Today marks 50 years since the world stopped in its tracks to watch two Americans take the first steps on the moon to fulfill president Kennedy’s request almost a decade later.
After 50 years, many people are still talking about what a feat landing on the moon was.
In 1961, President John F. Kennedy challenged the United States to go to the moon by 1970.
“I believe this nation should commit itself to achieving the goal before this decade is out of landing a man on the moon and returning him safely to the earth,” said Kennedy to Congress.
Dr. Greg Ojakangas watched the landing at home as a 10-year-old kid. He’s a physics professor at Drury University and worked for NASA for a few years in the 90’s.
“Everyone who lived through it remembers it,” Ojakangas said. “It’s one of those moments that you can’t forget. It was the most watched event in history. A large fraction of the Earth’s population were all watching.”
He says watching space missions made him want to be an astronaut.
“I think it was even before the landings on the moon it was ramping up,” said Ojakangas. “My mother remembers me sitting in the kitchen eating my breakfast cereal and staring out the window with glazed eyes and she said, ‘What are you thinking about Greg?’ I said, ‘Do you think I could be an astronaut?'”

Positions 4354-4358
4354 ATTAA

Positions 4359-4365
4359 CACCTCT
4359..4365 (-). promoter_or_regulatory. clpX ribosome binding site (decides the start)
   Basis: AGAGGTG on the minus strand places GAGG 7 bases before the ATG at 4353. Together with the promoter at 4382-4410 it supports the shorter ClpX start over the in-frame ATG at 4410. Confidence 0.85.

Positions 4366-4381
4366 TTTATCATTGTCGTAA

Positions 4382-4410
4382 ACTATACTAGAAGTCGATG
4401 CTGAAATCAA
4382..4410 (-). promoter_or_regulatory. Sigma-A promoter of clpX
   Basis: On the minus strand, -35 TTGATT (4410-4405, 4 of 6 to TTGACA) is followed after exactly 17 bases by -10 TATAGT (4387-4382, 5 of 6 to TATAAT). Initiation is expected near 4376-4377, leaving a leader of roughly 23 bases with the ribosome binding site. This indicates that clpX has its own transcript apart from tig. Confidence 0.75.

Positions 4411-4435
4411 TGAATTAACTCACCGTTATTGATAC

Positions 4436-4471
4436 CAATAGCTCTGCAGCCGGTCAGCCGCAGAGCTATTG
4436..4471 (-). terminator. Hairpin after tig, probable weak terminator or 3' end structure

Another professor, Becky Baker, from Missouri State University who also watched the moon landing, says it was suspenseful.
“When they were going along, trying to land on the moon, everybody was holding their breath because they just about ran out of fuel,” said Baker.
She says the landing was an inspiration to many women wanting to go into STEM fields.
“Females weren’t on the moon, but it still told us that we could do that,” Baker said.
“50 years ago,” said Ojakangas. “Landing humans on the surface of the moon that was amazing.”
If you’d like to listen to the full interview with Dr. Ojakangas, you can listen to our KOLR10 Apollo 11 50th Anniversary Podcast here.